Observe and look for emotion and gestures. The best images are strong, emotional, candid shots. Keep an eye out for people making excessive hand gestures, or for a look and emotion on someone’s face, these are what turn mundane images into dynamic shots.
We are all aware how important composition and framing is in photography, but a photograph without some form of emotion is a dead image.
When photographing people emotions and expressions will make your images way more interesting. Look for gesticulations and changes in body language. People talking on the phone, arguing and embracing are all common interactions to watch out for.
Get close to your subject. The closer the better as far as we are concerned, as you can capture more expression on the faces.
We feel shooting head on is generally better than a side/back view, and faces are generally more interesting in this type of photography category. It allows us to see a sense of the character, their emotions and expressions – the audience can then be pulled in with mystery and intrigue, asking themselves ‘what can I work out from this image?’.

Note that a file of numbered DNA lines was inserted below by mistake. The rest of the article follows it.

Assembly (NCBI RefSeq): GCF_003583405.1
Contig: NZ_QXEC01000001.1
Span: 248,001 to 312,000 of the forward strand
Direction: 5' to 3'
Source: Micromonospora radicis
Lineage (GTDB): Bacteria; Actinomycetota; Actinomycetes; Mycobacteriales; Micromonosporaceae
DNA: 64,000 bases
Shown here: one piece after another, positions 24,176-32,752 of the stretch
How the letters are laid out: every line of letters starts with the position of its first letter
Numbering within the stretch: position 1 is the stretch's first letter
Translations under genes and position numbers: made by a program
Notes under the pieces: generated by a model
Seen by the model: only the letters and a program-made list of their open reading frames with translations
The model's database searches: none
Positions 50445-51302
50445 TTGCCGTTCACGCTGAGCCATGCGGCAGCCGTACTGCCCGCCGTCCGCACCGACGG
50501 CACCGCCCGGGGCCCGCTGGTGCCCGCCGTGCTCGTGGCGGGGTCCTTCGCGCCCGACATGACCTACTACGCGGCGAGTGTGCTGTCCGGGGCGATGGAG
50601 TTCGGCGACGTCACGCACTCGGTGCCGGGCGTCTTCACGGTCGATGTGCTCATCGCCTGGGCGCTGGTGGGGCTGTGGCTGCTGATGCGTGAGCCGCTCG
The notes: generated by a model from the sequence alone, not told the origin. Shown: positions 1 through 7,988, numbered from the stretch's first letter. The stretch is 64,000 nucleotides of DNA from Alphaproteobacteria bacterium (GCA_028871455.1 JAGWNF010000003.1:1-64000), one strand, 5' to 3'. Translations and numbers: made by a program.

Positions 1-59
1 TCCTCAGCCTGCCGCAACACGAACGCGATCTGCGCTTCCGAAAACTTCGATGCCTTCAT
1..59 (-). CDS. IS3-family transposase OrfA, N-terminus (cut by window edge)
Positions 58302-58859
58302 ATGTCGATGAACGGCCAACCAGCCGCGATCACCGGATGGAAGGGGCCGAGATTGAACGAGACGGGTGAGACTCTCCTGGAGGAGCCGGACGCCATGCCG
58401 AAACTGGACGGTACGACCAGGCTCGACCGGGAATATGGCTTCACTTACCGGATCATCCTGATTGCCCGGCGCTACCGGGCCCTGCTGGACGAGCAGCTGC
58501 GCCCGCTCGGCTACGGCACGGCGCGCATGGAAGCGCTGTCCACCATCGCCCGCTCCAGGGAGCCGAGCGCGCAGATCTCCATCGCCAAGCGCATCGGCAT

The best way to do this by using a long focal length, upwards of 200mm, will allow you to stay at a distance (therefore not disrupting the moment) and still capture the detailed interactions.
To be able to get close to your subjects, while still maintaining a ‘secretive’ distance for street photography then consider a decent zoom lens. Action may take place close and far from your position, so you need to be adaptable – and zoom lenses do that.
Prime lenses fixed at a certain focal length will have you stumbling to change lenses every few minutes, missing tonnes of shots in the meantime.
If you want to take street photography seriously then consider investing in a zoom lens anywhere from 30mm-200mm. Don’t skimp on the cost, if you can afford invest a lot, then do so (and make sure it’s suitably insured).
For beginners though, simply start off with your kit lens (18-55mm) or (70-200mm) to get into the swing of things first.
If you are just starting out in street photography then keep your camera on auto mode (but make sure your flash never fires – you’ll distract your subjects).
But once you are more confident with your camera settings then use a wide aperture (around F/4), an ISO between 200-400 and a quick shutter speed (approximately 1/250-1/500) to be able to keep fast interactions nice and sharp.